I’ve been immersing in Russian for 2 years, and throughout the entire process, YouTube has been my favorite source for listening practice. It is full of interesting and high-quality content, but it took me many months of prodding the algorithm and getting recommendations from friends to find the channels I enjoy the most. Here are a few of my favorites.
Need more recommendations for content in Russian? Check out the original post on my blog here!
The OG vtuber, Орк-подкастер originally gained popularity for his World of Warcraft machinima, and he now has a wide variety of quality, pun-laden gaming content with a slight focus on MMOs across three different channels—highly-edited news and reviews on the main channel, less-polished videos on the secondary channel, and countless hours of gameplay recordings on the stream channel.
Марина of Wicker Mag creates short (~10-30min) video essays on a wide variety of topics. Most either cover pop-culture events and trends, such as the Satanic panic of the 1980s or the ties between cyberpunk and religion, often through the lens of a recent film, or retell strange religious or supernatural beliefs and stories from history.
Dubbed content often has simpler language and clearer audio, and can be a great place to start immersing. You might already be a fan of Trash Taste, an English podcast where three YouTubers discuss their life in Japan and (on occasion) anime. Thanks to professional dubber Джо and his team, a lot of Russian-speakers are fans, too. Джо also dubs videos by Gigguk, Nostalgia Critic, and occasionally other YouTubers, and he sometimes creates his own videos and streams games on Twitch.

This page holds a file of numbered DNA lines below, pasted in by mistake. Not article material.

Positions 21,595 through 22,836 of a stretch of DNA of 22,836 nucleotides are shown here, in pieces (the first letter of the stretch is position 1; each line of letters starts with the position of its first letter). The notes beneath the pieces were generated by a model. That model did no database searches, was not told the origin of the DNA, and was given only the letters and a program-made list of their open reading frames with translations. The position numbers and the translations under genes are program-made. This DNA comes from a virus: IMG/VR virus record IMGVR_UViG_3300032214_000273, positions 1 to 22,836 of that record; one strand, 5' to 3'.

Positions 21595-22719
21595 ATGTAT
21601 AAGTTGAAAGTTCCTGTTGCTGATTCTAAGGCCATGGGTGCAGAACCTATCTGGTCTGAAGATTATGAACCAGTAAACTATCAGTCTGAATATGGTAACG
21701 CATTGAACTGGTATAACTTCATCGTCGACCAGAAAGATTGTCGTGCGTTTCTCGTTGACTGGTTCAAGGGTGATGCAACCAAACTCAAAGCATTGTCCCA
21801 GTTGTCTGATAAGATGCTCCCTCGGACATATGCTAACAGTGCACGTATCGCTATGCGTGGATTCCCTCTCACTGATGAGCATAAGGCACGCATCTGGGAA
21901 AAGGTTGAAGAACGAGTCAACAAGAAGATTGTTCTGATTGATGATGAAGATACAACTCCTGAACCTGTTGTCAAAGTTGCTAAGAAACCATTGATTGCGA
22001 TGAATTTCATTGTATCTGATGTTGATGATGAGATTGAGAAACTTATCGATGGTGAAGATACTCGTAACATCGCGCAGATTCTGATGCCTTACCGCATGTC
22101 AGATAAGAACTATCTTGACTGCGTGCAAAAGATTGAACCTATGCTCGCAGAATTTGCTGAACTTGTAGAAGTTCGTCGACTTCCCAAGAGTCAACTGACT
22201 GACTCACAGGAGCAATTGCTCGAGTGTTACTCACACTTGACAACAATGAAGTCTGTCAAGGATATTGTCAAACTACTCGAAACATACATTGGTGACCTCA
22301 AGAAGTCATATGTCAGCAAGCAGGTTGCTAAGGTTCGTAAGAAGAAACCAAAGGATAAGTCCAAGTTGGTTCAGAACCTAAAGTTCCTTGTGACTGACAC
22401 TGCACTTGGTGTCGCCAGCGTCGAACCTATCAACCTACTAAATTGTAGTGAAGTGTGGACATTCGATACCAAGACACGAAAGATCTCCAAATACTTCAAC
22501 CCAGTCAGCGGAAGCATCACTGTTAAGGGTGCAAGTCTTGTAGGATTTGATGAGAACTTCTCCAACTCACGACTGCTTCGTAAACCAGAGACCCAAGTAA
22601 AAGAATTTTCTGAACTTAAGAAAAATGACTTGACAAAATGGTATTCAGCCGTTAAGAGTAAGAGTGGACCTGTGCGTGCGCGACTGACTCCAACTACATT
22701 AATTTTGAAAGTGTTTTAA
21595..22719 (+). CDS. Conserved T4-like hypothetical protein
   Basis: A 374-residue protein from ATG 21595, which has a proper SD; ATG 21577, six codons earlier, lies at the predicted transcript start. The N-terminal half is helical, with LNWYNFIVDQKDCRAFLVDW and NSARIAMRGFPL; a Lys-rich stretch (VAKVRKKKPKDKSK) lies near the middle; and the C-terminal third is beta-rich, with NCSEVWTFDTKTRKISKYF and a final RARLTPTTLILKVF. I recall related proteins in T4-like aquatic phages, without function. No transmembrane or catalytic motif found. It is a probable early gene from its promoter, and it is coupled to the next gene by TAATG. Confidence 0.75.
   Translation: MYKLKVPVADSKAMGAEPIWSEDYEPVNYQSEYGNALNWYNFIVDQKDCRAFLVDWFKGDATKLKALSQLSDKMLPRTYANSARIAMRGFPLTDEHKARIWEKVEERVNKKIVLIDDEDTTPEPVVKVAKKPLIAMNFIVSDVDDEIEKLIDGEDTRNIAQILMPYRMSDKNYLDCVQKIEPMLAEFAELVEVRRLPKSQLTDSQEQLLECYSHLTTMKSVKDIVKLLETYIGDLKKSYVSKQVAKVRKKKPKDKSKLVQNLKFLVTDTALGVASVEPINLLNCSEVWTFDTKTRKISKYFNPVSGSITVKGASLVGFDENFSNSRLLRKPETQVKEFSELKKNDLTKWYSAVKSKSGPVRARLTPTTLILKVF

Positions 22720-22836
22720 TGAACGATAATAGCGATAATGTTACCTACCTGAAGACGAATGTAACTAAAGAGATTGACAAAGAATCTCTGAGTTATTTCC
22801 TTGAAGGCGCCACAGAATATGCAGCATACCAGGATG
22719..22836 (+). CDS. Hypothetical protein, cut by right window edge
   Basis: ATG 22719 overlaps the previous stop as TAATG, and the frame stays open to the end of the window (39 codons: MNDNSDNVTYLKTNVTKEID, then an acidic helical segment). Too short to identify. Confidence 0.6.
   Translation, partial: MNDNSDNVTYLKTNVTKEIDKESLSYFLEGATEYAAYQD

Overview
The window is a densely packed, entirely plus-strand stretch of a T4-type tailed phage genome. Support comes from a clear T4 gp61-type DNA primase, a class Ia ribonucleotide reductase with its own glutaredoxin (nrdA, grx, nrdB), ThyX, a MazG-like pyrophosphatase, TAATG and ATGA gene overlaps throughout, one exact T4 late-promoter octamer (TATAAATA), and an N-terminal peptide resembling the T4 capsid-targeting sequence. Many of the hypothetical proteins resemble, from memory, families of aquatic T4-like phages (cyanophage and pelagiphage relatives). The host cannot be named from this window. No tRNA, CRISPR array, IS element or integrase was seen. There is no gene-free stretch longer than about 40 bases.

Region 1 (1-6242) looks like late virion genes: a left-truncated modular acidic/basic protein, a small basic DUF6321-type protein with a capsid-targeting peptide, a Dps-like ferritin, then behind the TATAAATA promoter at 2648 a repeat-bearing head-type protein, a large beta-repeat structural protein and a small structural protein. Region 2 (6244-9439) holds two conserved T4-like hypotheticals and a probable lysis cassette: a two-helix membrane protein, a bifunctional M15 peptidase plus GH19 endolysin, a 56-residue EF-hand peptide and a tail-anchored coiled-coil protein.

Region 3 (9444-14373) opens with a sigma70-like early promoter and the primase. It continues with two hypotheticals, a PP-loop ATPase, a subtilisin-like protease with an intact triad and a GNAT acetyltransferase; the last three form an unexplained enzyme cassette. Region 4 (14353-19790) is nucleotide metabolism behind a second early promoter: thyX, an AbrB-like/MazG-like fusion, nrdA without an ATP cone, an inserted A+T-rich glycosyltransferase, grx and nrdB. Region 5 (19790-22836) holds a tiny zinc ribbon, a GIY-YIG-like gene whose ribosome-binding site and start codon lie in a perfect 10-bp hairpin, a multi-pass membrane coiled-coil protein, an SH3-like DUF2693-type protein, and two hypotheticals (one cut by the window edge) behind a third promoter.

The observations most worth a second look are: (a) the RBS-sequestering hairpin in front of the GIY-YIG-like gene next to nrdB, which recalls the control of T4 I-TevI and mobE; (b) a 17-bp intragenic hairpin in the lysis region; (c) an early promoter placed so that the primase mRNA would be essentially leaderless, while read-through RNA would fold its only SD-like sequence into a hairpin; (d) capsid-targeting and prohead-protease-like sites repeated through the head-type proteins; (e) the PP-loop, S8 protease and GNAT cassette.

Moonlighter’s videos are few but long, high-quality, and dense with (often visual) humor. Most of his videos are anime reviews, and he goes through the plot in thorough detail, so it’s highly recommended that you watch the show first if you want to avoid spoilers.
I have yet to come across a better resource for learning Russian phonetics in detail than Phonetic Fanatic, whose videos are intended to teach Russian speakers how to make their English pronunciation more native-like. PF explains new terminology as he uses it, and his videos are full of examples and diagrams that make it easy to understand the mechanical and acoustic differences between Russian and English pronunciation.
Микитко сын Алексеев
The better my Russian gets, the more interested I’ve become in learning about the history and little quirks of the language. Никита discusses various aspects of Russian and other Slavic languages—including the development of modern orthography, the etymology of various words, rare accents and dialects, and how the grammar, pronunciation, and usage of Russian have changed over time.